3. Travel insurance is a good idea.
I went to the hospital more than once on this trip -- for malaria medication in Johannesburg; for a minor wrist procedure both in Cape Town and in Kuala Lumpur; for pneumonia in Tokyo -- and that was in the first six months! Travel insurance is a small price to pay, but the security is worth it.
4. Your problems will catch up with you eventually.
It's easy to forget your problems when you're face-to-face with a whale shark. The sense of awe that comes from sleeping under unfamiliar stars does wonders for your happiness. But just because you left home doesn't mean your problems will vanish entirely. Mine seem to have found a way to catch up with me across the world. Insecurity and self-doubt are still a part of my life. I've learned that running away doesn't solve problems -- facing them head on does. That's something I am still working on, though.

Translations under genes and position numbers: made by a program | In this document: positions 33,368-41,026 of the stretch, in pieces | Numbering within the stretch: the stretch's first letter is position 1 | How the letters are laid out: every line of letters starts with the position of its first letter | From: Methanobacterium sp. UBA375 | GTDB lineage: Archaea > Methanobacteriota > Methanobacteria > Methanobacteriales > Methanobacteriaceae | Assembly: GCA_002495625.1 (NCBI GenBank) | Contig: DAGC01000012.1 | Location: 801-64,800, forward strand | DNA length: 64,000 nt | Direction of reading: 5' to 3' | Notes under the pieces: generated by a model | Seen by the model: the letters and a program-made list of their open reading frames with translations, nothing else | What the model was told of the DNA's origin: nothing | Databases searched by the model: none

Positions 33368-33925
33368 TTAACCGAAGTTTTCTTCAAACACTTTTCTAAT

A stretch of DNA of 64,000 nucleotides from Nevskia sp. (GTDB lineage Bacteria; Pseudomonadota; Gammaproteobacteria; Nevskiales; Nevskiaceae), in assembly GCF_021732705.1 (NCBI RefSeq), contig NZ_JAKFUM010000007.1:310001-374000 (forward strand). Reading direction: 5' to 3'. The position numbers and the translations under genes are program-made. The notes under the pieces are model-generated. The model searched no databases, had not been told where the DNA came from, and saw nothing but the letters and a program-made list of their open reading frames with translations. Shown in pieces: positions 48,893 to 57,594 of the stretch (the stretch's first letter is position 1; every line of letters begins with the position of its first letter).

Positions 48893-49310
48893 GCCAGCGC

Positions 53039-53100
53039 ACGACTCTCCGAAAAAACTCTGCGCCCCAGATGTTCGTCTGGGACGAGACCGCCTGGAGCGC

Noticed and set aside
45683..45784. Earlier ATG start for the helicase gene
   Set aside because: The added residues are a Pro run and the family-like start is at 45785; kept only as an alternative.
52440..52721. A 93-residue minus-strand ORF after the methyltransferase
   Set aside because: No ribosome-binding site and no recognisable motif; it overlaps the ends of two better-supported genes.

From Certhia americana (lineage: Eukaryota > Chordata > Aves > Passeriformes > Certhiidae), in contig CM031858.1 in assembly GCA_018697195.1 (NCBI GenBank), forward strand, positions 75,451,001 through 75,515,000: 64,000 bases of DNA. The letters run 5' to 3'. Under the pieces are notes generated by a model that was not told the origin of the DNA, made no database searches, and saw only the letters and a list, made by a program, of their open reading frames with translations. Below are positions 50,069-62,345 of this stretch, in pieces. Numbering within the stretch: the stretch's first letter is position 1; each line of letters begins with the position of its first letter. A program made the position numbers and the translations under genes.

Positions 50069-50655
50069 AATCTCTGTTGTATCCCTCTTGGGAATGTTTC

5. Don't ignore your bank account.
I checked my bank account earlier this spring and had a minor panic attack as the numbers crept below what I'd consider an acceptable level of security. My inner monologue went something like this: OH NO, I'M POOR! I did a decent job of budgeting for the first half of trip, but as we went along, it was easier to ignore the fact that my account was diminishing. I've learned that even though I'm traveling and sometimes living in a fantasy world, I need to stay grounded in reality.
6. Community is important.